They found the very same pattern in there, too. So, the people who tended to avoid the saturated fat and the trans fats, wanted to avoid them for cholesterol and heart disease reasons, but they also seem to affect the brain. Then researchers in Finland said, “Wait a minute, let’s go further.” There is a condition we call mild cognitive impairment. You’re still yourself – you’re managing your checkbook, you’re driving, your friends know it’s you – but you’re having mental lapses, especially for names and for words.

They brought in over 1,000 adults, they were 50 years old, and they looked at their diets. Then, as time went on, they looked to see who developed mild cognitive impairment. Some of these people ate relatively little fat, some people ate a fair amount, and then they looked at whose memory started to fail.

They found exactly the same pattern. In other words, it’s not just, “Will I get Alzheimer’s disease?” but, “Will I just have old age memory problems?” Well, what about that gene, that APOE-[epsilon]4 allele the one that condemns you to Alzheimer’s disease? Well, they then redid the study, and they focused only on those people, and some of these people ate relatively little fat, some people ate more, and– …Exactly the same.

In other words, if you are avoiding the bad fats, even if you have the gene, your risk of developing memory problems was cut by 80%. And this is my most important point: genes are not destiny.

Let’s take another look in those plaques. We know there’s beta amyloid protein, but there’s also iron and copper.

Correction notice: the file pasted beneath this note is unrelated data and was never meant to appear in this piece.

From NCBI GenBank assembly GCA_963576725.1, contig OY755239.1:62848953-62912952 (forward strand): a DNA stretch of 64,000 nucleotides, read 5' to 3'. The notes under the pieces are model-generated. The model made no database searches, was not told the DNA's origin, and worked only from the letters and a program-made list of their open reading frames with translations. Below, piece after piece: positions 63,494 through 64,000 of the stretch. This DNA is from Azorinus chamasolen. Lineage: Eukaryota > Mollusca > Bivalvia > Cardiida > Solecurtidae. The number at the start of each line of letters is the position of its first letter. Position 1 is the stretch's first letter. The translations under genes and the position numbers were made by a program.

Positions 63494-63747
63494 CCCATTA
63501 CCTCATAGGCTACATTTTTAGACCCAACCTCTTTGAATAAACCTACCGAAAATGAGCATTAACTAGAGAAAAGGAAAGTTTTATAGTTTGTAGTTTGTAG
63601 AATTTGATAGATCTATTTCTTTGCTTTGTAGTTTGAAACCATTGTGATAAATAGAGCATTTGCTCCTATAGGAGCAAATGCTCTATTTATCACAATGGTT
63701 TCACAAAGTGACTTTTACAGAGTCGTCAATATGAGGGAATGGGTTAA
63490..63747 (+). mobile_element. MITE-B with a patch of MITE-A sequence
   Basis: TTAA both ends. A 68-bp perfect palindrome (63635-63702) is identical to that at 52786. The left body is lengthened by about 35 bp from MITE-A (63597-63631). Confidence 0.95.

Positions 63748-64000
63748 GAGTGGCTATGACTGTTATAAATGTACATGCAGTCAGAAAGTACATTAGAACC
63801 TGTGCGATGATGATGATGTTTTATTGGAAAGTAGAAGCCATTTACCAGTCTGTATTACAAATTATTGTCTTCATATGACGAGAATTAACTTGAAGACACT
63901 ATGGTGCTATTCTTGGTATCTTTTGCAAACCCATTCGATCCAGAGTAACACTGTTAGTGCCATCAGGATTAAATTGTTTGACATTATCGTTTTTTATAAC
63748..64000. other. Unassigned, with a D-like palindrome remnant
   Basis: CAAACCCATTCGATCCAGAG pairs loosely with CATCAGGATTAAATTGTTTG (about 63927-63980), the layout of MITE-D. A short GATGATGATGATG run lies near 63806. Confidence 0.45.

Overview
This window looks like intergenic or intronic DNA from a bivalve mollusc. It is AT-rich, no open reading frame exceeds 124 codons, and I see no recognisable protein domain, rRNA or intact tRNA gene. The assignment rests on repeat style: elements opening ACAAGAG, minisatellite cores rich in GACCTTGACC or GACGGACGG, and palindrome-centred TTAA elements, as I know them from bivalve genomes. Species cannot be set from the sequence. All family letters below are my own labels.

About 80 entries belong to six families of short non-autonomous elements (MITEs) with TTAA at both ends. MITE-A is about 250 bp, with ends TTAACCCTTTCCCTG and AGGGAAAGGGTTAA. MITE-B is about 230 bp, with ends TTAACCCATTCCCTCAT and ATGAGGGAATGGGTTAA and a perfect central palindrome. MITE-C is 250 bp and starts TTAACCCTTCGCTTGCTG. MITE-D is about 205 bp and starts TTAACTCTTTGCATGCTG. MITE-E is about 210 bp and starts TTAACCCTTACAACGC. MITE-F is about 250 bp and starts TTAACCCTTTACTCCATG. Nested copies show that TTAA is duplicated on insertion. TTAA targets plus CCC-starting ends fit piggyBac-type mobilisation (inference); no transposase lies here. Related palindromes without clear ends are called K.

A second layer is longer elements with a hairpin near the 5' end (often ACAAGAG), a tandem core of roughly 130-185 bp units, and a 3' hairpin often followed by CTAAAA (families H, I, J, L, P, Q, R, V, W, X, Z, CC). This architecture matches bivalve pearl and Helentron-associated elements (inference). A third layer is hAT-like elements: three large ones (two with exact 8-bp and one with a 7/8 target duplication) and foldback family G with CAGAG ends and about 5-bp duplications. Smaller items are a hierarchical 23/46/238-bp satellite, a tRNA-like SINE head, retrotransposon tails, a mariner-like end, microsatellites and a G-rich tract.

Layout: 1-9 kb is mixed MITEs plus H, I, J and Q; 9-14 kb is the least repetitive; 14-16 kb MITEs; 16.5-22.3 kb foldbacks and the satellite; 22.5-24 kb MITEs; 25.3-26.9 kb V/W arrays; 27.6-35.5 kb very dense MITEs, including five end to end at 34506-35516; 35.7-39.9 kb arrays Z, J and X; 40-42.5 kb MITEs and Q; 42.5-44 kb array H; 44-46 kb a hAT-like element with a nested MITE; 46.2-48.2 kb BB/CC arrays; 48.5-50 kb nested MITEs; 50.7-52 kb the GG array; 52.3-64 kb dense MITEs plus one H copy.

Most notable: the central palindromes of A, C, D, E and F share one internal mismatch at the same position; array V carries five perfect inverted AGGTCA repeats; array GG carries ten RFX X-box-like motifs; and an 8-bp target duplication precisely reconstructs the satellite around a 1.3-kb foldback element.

Metals in my brain? That’s right, there are metals in foods, and they get into the brain. Now think about this: I have a cast-iron pan, and we had a backyard barbecue, and a week later, I remember, “Oh… I left my frying pan on the picnic table, and it rained last week.” What happened to my pan? It rusted, and that rust is oxidation.

Or you take a shiny new penny, and does it stay shiny forever? No, it oxidizes too. Well, iron and copper oxidize in your body, and as they do that, they cause the production of what are called free radicals.

You’ve heard of free radicals: free radicals are molecules that are swimming around in your bloodstream, and they get into the brain, and they act like sparks that seam through the connections between one cell and the next. So, how is this happening? Where am I getting all this iron? Where am I getting all this copper? How can that be? How many people have a cast iron pan? Let me see hands.

If that’s your once a month pan, I’m going to say, “Who cares?” But if it’s every single day, you’re getting the iron into your food, and it’s more iron than your body needs. Or copper pipes. Who has copper pipes? That water sits in the copper pipes all night long, and in the morning it goes into the coffee maker, and you’re drinking that copper, you get more than you need, and it starts producing these free radicals that go to the brain. If you’re a meat eater, of especially liver, there’s iron and copper in those foods too. And we used to think, “Isn’t that great?” until we realized iron is a double-edged sword. You need a little bit, but if you have too much, it becomes toxic.

Vitamins. Vitamin manufacturers put in vitamin A, and the B vitamins, and vitamin C, and vitamin D. And then they throw in iron and copper, thinking, “Well, you need these,” not recognizing you’re already getting enough in foods, and if they add it to your supplement, you are getting too much.

OK, so what am I saying? What I’m saying is aside from the fact that the saturated fat and the trans fats will increase our risk, these metals will, too, and they are causing sparks to form in the brain, free radicals to form that seam through the connections. And if that’s the case, then I need a fire extinguisher.

And we have one, and it’s called vitamin E. Vitamin E is in spinach, and it’s in mangoes, and it’s especially in nuts and seeds. And in Chicago, some people eat a little bit of it, and some people eat a lot of it, and the beauty of this is vitamin E is an antioxidant: it knocks out free radicals. So, if what I’m saying is true, then the people in Chicago who ate only a little bit of vitamin E would be at much higher risk than people who ate a lot, and that’s exactly what the research showed.